I love cookbooks. Reading them, cooking from them, collecting them. The neat Cookbook Corner in my kitchen has descended rapidly to various towering piles reminiscent of a university professor. To my mind, the best cookbooks are ones that tell a narrative. I want to understand the reason someone’s devoted their time to constructing the book, its recipes, and why – I want to be invested in it. Understanding a cook’s connection to the food they’re making, seeing the admiration and love they have for their vocation, hobby, or history brings what would otherwise be an instruction manual to life. You don’t buy a Haynes book for the design history of the Ford Cortina.
In this post I wanted to share a couple of wine-related books that I’ve enjoyed in the past few months. In my quest to become more knowledgeable about wine, I sought out a few writers on the subject. Not wanting to jump straight into Jancis Robinson (1,200 pages of Wine Grapes is too much of a personal hurdle at the moment), I decided to start simply with something fairly familiar. My main focus for improving my knowledge about wine is because I eat and cook a lot, and have been relatively safe in “pairing” (the inverted commas because it’s more a question of what I have open / in the wine rack / feel like) without much more thought behind it.
Until recently attending food and wine tastings for special occasions, I honestly thought that wine didn’t really add much to a meal apart form being an enjoyable beverage in either red, pink or white, and some are stronger or fruitier than others. I can remember realising that wine could bring out new flavours in food when eating a special holiday meal at the Gramercy Tavern, New York. As a firm believer in visiting nice restaurants at lunch times, my partner and I enjoyed the tasting menu on a rainy last afternoon in NYC. Before the pasta course (spinach tortellini with maitake mushrooms and pickled ramps), the sommelier brought out a red wine, Ar Pe Pe Nebbiolo “Stella Retica” 2006. Shouldn’t it be a white for vegetable dishes..? Just roll with it.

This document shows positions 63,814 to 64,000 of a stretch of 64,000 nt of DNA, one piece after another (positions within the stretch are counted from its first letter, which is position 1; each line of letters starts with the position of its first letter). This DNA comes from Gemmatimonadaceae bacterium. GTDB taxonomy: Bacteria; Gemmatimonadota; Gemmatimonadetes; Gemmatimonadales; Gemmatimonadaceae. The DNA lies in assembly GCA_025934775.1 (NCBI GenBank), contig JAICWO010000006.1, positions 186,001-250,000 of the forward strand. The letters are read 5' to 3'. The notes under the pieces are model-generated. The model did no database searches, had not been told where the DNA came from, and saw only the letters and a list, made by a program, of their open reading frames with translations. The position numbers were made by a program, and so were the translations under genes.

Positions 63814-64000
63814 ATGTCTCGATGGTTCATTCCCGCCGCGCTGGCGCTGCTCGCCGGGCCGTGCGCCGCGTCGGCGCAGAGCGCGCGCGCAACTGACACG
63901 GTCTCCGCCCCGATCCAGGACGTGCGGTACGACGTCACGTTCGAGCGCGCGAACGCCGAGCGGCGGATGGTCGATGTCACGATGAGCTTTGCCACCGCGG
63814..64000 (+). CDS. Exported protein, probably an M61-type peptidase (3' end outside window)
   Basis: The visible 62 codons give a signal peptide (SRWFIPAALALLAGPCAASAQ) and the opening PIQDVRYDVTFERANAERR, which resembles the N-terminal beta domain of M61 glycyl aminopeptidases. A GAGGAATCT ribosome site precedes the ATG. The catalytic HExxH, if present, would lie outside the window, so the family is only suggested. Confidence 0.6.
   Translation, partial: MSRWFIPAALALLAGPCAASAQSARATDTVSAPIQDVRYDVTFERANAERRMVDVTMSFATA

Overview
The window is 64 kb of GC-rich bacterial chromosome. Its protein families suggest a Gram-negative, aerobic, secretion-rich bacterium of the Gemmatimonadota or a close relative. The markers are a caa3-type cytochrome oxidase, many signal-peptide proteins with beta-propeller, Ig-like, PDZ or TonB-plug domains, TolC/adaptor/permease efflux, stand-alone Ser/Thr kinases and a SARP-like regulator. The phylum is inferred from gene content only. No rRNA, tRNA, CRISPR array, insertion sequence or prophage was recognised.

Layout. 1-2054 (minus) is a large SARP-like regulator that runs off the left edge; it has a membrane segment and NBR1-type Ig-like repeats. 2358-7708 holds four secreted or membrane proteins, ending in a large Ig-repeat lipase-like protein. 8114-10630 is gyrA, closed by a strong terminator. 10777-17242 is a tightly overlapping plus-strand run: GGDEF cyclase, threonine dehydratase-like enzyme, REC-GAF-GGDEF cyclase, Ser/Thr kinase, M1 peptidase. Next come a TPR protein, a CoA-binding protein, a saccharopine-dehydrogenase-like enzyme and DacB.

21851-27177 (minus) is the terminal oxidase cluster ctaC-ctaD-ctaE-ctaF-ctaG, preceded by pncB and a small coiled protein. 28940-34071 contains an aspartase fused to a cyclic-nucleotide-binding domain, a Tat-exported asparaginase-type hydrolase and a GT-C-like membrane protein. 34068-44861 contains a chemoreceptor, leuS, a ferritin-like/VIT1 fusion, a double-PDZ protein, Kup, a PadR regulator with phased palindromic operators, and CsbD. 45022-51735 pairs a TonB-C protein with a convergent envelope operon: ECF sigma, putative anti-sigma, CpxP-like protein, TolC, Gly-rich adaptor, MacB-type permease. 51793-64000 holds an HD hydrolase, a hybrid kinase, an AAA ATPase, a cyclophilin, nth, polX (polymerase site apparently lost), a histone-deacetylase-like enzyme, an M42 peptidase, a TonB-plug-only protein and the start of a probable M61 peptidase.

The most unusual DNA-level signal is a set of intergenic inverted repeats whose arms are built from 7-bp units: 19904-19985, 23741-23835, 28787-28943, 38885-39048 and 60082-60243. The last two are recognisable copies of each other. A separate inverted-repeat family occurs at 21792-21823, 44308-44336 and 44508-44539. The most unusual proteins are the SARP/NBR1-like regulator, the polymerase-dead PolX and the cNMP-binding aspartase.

I can actually remember the mineral freshness of that red wine, something I’d never really expected from a lifetime of swilling Malbec because I knew it was nice and didn’t want to risk parting ways with a lot of cash for anything else. I can also very distinctly recall the difference between eating the dish alone, and after a sip of that Nebbiolo. The heightened earthiness of the spinach and mushroom, the pickles sang, and still a hint of distinct red fruit flavour. Eyes opened, it was time to return home and immediately research what else I’d been missing out on.